Islamabad, (January 16, 2018): The growing privacy concerns about the misuse of personal and private data of citizens and grey areas in the legal framework call for the need of enacting a pro-rights data protection law and setting up an independent authority, overseeing data protection compliances.
Based on the findings from the Bytes for All, Pakistan’s new research study titled “Electronic Data Protection in Pakistan” presents a comprehensive overview of the existing legal framework pertaining to right to privacy both online and offline, a critique on Electronic Data Protection Bill (EDPB) 2005, global best practices vis-a-vis data protection and the case study of Pakistan.
The study also points out the loopholes and grey areas in the existing laws including EDPB and suggests that the draft bill if implemented in its current form would fail to provide protection to private and personal data of the citizens.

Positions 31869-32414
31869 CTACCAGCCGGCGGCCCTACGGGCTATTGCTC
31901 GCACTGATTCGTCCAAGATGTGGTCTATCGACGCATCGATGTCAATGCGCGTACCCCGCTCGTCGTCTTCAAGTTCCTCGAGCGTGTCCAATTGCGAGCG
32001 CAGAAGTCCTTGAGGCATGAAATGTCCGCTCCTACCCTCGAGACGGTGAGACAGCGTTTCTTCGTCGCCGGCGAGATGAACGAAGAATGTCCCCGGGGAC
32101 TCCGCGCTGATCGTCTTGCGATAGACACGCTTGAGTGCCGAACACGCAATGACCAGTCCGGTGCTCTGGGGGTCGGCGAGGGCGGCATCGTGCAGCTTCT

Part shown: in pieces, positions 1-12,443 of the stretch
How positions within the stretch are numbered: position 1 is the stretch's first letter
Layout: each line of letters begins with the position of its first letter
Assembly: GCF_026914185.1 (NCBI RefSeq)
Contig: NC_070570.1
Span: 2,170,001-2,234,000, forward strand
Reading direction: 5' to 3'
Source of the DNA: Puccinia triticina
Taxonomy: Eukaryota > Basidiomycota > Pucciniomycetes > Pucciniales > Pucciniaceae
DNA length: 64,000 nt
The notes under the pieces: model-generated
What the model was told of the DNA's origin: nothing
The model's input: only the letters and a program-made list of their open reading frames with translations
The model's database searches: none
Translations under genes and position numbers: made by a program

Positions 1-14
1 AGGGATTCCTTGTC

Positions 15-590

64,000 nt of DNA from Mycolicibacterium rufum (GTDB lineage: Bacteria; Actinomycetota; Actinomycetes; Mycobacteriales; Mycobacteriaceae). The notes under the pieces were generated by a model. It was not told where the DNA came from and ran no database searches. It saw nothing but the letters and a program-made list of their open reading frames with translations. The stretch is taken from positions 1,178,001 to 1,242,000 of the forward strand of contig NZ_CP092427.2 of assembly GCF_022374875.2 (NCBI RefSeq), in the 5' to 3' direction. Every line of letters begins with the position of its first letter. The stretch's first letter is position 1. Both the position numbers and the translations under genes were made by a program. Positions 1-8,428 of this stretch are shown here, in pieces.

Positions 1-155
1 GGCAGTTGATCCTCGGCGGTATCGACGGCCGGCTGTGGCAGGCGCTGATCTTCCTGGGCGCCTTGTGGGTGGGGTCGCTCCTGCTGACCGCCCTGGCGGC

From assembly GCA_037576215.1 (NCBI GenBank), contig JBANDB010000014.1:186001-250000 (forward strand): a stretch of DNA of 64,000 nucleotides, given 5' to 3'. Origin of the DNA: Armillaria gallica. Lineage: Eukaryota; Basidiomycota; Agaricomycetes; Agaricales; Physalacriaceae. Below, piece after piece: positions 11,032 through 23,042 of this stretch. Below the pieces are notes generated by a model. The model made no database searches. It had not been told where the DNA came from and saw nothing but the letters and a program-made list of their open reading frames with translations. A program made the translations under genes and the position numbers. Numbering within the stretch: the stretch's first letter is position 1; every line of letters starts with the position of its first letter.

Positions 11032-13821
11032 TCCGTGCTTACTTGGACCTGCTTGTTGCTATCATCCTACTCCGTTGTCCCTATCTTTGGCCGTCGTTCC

Country Director, Bytes for All, Pakistan, Shahzad Ahmad says, “Like it or not, our lives are increasingly linked with digital databases, where we leave our footprints, which can be misused by a host of actors including private companies and states. At a time, where digital surveillance promotes Orwellian, STASI like oppression, there is a dire need for pro-people, human rights based principles and practices, which protect citizens online and offline. This is particularly important in the case of Pakistan, where different citizens’ databases and safe city projects pose a serious threat to civil liberties”.
The research underscores the need of establishing a system of accountability for data breaches applicable to big data repositories including National Database & Registration Authority (NADRA) and Safe City projects, which are the largest repositories of biometric and facial imprints of Pakistani citizens.
The report recommends incorporating the principles of individual’s consent for processing data in any new legislation emphasizing that it is crucial to state in an unambiguous and intelligible manner. Moreover, the requirement of consent and consent withdrawal should be part of any data collection process.